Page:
Immigrant Sanctuary Seekers Await Election Results
Immigrants in sanctuary churches hope for reform of the U.S. immigration system that will allow them to stay.
Rosa Sabido has been living at a Methodist church in Mancos, Colorado for years.
"In the beginning, I thought it was going to be just for a few weeks, but things have been getting more complicated and have become 41 months. Three years, five months in sanctuary, and still waiting for relief," Rosa Sabido said.
Immigration and Customs Enforcement avoids taking people into custody from what it considers "sensitive" locations, including schools and places of worship. That's why some people here illegally — like Sabido, who came from Mexico — have turned to sanctuary churches after exhausting their legal avenues to stay. Some are speaking out ahead of this election, hoping voters will support candidates who favor more open immigration policies.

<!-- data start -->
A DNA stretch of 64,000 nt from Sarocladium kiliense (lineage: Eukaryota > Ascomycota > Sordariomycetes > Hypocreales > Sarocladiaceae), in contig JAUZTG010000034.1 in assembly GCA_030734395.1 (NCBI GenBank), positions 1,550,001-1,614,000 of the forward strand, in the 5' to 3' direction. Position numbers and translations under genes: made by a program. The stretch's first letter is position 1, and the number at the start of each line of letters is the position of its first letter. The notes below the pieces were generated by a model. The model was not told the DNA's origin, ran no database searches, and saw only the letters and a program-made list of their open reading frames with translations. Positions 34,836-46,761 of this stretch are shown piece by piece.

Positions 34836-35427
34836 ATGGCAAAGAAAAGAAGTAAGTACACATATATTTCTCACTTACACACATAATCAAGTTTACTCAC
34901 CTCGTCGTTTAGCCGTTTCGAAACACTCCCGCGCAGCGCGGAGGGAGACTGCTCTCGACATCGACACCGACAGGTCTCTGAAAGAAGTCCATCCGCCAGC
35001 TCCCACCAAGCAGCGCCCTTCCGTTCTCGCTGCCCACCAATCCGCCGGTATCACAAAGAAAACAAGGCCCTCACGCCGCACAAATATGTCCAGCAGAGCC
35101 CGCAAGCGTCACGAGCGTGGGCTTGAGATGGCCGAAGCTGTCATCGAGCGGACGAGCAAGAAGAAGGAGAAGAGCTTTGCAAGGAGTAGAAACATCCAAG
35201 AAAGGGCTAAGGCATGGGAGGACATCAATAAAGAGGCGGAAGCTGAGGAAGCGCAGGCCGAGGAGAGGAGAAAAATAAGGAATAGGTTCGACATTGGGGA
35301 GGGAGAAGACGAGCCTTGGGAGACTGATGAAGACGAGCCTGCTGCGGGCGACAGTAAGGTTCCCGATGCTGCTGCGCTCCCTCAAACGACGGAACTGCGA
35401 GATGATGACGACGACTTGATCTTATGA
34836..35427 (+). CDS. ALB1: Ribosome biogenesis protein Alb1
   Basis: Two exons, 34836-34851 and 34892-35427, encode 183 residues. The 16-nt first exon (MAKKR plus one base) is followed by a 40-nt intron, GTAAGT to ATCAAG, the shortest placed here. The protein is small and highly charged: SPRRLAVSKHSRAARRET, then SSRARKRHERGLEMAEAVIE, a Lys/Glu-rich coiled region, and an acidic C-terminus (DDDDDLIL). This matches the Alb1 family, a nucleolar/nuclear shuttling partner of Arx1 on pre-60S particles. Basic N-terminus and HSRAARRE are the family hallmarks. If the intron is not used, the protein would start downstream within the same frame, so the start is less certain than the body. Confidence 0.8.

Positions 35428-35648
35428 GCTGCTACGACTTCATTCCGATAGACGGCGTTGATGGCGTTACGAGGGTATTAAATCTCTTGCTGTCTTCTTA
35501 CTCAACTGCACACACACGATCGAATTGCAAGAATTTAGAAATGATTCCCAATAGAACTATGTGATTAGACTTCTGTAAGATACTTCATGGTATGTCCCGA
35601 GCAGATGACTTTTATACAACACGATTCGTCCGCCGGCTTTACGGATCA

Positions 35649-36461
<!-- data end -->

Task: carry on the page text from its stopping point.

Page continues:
"There are so many needs and so many things that need to be fixed right now that are broken and they have been broken for a long time."
So how will voters respond? A 2019 Gallup survey revealed that more than a third of respondents were in favor of deporting all immigrants living in the U.S. illegally. Sixty-one percent opposed the idea. But it's not clear how those views will be reflected at the polls — especially since several recent surveys suggest immigration is not a top issue for most voters this election.
"I'm holding here and holding myself and am hoping that we can see that victory, because it's not going to be a victory just for a few of us, it will be for a lot of people," Sabido said.
In the meantime, Sabido and others are hoping to find a member of Congress who will introduce a private bill to grant them permanent residency. The Trump administration has been resistant to this practice.
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